Here are just a few examples:
Copies of blueprints for furniture made by W. J. Sloane Company’s “Company of Master Craftsmen,” many of which were selected for Cranbrook.
A letter from L.A. Sielaff & Co. indicating it was contracted to carve the wood ornaments on the Geza Maroti-designed doorcases outside the Library
Next up, Cranbrook Campus’ custom light fixtures! I can already hear Kevin’s words in my head . . .
. . . Cranbrook light fixtures are all around campus. There are multiple types of the light fixtures. These were designed by architect and former Head of the Architecture Department Dan Hoffman. He was the architect-in-residence who probably did more to revive the tradition at Cranbrook that was so such a passion project of George Booth and Eliel Saarinen . . .
– Leslie S. Mio, Associate Registrar, Cranbrook Center for Collections and Research
p.s. For more on Cranbrook Campus, check out these videos by Center Curator Kevin Adkisson:
One of the most stunning examples of art-in-architecture at Cranbrook is the Pewabic Pottery fireplace in Saarinen House. This massive, shimmering display of handmade ceramic tiles is the focal point of the living room and perfectly completes Saarinen’s vision of the home as a Gesamtkunstwerk, or total work of art.
Yet the fireplace did not start at Cranbrook at all. It has a prestigious provenance one might not expect: The Metropolitan Museum of Art.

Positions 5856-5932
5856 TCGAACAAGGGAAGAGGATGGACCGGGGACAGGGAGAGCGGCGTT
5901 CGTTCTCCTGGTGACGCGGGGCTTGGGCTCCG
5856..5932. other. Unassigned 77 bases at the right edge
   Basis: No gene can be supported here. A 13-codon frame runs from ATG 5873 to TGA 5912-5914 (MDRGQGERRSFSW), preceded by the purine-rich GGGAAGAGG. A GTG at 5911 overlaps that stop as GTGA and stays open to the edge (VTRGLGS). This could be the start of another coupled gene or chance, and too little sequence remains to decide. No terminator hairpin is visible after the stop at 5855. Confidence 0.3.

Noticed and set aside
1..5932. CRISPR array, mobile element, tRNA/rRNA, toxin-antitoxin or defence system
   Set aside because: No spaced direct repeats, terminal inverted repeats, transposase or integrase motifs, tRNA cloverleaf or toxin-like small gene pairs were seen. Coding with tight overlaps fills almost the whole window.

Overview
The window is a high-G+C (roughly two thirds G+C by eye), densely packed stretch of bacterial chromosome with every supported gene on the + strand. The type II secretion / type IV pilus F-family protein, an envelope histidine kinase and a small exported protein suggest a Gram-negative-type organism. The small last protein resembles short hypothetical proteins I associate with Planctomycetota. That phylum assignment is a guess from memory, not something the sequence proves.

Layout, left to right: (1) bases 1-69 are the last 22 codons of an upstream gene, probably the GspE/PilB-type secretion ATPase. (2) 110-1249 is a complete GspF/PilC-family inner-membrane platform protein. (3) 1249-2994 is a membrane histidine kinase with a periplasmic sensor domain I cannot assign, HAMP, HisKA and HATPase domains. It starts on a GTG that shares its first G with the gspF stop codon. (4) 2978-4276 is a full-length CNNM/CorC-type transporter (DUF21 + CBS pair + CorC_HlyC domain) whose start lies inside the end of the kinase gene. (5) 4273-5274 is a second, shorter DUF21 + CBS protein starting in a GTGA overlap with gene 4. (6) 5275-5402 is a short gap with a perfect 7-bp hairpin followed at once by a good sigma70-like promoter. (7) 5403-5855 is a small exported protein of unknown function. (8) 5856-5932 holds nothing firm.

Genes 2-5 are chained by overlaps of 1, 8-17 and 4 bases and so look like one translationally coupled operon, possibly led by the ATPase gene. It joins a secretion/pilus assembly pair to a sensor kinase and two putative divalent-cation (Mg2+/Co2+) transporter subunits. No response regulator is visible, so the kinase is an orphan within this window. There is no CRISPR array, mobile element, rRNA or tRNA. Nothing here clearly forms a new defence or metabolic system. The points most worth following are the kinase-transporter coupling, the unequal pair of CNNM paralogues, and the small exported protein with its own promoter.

The Met’s 1929 exhibition was a direct response to an earlier show: the 1925 Paris World’s fair, the Exposition Internationale des Arts Décoratifs et Industriels Modernes. This fair launched several international design trends that would later be known as the Art Deco style (an abbreviation of the exposition’s name). The United States, however, was not represented in Paris—U.S. Secretary of Commerce Herbert Hoover declined to participate because, as he (incorrectly) explained, there was no modern art this side of the Atlantic.
But American visitors to the 1925 fair, including Cranbrook founders George and Ellen Booth and the Saarinen family, were transfixed by the new style on display in Paris. The show pushed American designers, museums, department stores, and manufacturers toward a modern aesthetic.
The Architect and the Industrial Arts at the Met was conceived four years later, in part as an American response to the Paris show. It was also intended to further advance an appreciation for modern taste in this country.